Obamacare FAQ: Can I Drop My Employer-Offered Insurance?

(Getty Images)

(Getty Images)

Editor’s note: For people buying on the individual market who want health insurance starting Jan. 1, the deadline to sign up is Monday, Dec. 23. We will run one post a day with questions and answers on the Affordable Care Act and Covered California until that deadline. Today’s installment comes from the Center for Health Reporting’s Ask Emily column. Readers can also consult KQED’s Obamacare Guide, written specifically for Californians.

By Emily Bazar

Q: If my husband’s employer offers health care insurance but it is unaffordable, where does that leave us? Will we qualify for help under Obamacare or will we be out in the cold? We make about $45,000 annually.

A: Apparently, lots of you dislike the health insurance options offered by your employers.

Carrie from the Sacramento suburbs submitted this question, but I’ve received a crush of similar queries from all over the state.

Your most common complaint? The coverage is too expensive. The runner-up: The plans your employers offer don’t cover certain benefits, doctors or hospitals.

Work is where most of us get our health insurance (if we have it). Though the rate has dropped over time, 53 percent of Californians received their coverage through an employer (or the employer of a family member) in 2010-2011.

Starting Jan. 1, when the major provisions of the Affordable Care Act take effect, you’ll be free to ditch your employer’s coverage and shop for plans on your own, either through the state-run insurance marketplace called Covered California or on the open insurance market.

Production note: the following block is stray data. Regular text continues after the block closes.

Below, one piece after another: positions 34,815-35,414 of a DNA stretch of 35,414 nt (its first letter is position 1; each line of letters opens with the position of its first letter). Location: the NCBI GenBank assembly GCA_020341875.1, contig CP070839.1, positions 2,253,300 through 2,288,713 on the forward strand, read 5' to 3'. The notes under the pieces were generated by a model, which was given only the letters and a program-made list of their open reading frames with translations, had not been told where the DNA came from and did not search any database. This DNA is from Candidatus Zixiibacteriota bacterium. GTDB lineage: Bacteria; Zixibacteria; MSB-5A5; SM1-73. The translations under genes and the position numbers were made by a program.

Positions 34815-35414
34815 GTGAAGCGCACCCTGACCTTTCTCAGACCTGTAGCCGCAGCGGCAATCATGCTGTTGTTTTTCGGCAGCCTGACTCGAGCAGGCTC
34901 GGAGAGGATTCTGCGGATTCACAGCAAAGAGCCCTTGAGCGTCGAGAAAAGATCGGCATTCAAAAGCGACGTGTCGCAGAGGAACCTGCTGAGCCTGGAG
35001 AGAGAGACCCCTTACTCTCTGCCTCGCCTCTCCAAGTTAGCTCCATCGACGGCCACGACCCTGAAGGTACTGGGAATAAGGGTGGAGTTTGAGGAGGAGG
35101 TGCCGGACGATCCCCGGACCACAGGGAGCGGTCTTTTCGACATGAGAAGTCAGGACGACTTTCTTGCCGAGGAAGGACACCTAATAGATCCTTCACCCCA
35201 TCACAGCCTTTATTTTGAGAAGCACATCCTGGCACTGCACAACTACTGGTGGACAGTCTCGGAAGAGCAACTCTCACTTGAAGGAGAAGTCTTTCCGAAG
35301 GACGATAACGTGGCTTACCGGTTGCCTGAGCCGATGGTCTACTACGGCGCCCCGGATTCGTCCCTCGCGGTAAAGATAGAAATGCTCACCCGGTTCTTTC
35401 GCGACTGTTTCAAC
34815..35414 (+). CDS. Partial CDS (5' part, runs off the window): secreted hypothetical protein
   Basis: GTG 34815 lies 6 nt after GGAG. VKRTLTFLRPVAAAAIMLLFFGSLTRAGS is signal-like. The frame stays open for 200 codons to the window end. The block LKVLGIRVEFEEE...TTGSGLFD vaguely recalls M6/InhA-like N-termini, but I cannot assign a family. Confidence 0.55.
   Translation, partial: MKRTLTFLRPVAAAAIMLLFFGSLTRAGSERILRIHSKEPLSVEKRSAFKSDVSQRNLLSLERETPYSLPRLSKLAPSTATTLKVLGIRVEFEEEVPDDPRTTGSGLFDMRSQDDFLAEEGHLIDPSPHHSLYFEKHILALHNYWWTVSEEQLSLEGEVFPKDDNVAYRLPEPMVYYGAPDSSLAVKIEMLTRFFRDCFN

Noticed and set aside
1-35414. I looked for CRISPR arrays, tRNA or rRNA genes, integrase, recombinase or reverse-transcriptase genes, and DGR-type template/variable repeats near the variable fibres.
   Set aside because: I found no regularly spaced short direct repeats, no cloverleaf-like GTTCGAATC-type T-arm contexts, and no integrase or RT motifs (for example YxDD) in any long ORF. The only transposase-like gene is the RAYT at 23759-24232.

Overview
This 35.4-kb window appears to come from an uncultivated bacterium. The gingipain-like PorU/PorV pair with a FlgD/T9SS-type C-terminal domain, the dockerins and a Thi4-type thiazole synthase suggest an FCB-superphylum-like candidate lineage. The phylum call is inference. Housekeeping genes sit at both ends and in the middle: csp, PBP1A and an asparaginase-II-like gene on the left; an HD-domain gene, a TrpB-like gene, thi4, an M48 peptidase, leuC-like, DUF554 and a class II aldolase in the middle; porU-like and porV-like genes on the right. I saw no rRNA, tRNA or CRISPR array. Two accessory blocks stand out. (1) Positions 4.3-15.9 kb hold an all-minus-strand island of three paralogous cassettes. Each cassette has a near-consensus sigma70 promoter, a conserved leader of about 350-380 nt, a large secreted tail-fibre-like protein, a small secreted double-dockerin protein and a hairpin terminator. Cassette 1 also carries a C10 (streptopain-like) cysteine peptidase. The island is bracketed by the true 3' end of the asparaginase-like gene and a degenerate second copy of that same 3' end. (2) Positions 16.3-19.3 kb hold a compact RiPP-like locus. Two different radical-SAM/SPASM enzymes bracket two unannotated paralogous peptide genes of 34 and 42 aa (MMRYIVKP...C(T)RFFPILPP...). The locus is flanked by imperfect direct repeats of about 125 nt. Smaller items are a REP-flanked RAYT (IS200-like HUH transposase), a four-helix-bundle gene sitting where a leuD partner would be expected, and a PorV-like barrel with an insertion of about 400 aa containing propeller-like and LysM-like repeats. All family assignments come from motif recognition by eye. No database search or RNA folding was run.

Whether you will be eligible for tax credits to offset your premiums is a whole other matter.

Covered California will offer 2-6 health plans in each region of the state that cover a standard set of benefits. Individuals and families who earn between 138 percent and 400 percent of the federal poverty level will be eligible for sliding-scale tax credits. That’s about $15,800 to $46,00 for an individual or $32,500 to $94,000 for a family of four.

Do you clear the income hurdle? Don’t get too excited yet, because even if you fall within that income range, you’re not automatically eligible for the tax credits through Covered California.

Instead, you qualify for the credits if your employer’s insurance is considered “unaffordable.” That happens when:

  • The employee’s share of the insurance premium to cover him- or herself only is more than 9.5 percent of annual household income. If the employer offers multiple plan options, the test applies to the lowest-cost option.

or

  • Your employer’s insurance covers, on average, less than 60 percent of your medical expenses, leaving you with expenses of 40 percent or more.

The income and affordability tests are two big hurdles. You’d need to clear them both if you want the tax credits. (For more details, check out this Internal Revenue Service Q&A.)

But there’s a third hurdle for readers like Carrie, who need family or dependent coverage. It’s what Dylan Roby, a health reform expert at UCLA, calls “the kid glitch.”

In Carrie’s case, the employer-sponsored health plan options for herself, her husband and their 14-year old daughter run from $677 to $924 each month, which is expensive for them. But then Carrie told me this: “In fairness, the company DOES cover the employee alone much more generously.”

Gulp.

That last sentence may put Carrie and her family in a category of people — specifically spouses, children and dependents — who will not be able to take advantage of affordable options under Obamacare.

Here’s the glitch: If coverage for the employee alone is less than 9.5 percent of household income, then that employee AND his or her family members are ineligible for tax subsidies. Not even if the cost of family coverage exceeds 9.5 percent of household income.

“You’ll end up with some kids who would have gotten subsidized coverage from the exchange on a family plan who won’t because the employer is offering single coverage that’s affordable, but family coverage that is not,” Roby explains.

So, where does that leave Carrie and others in her situation? They need to do the math –- carefully -– and cross their fingers that they’re not victims of the kid glitch.

 

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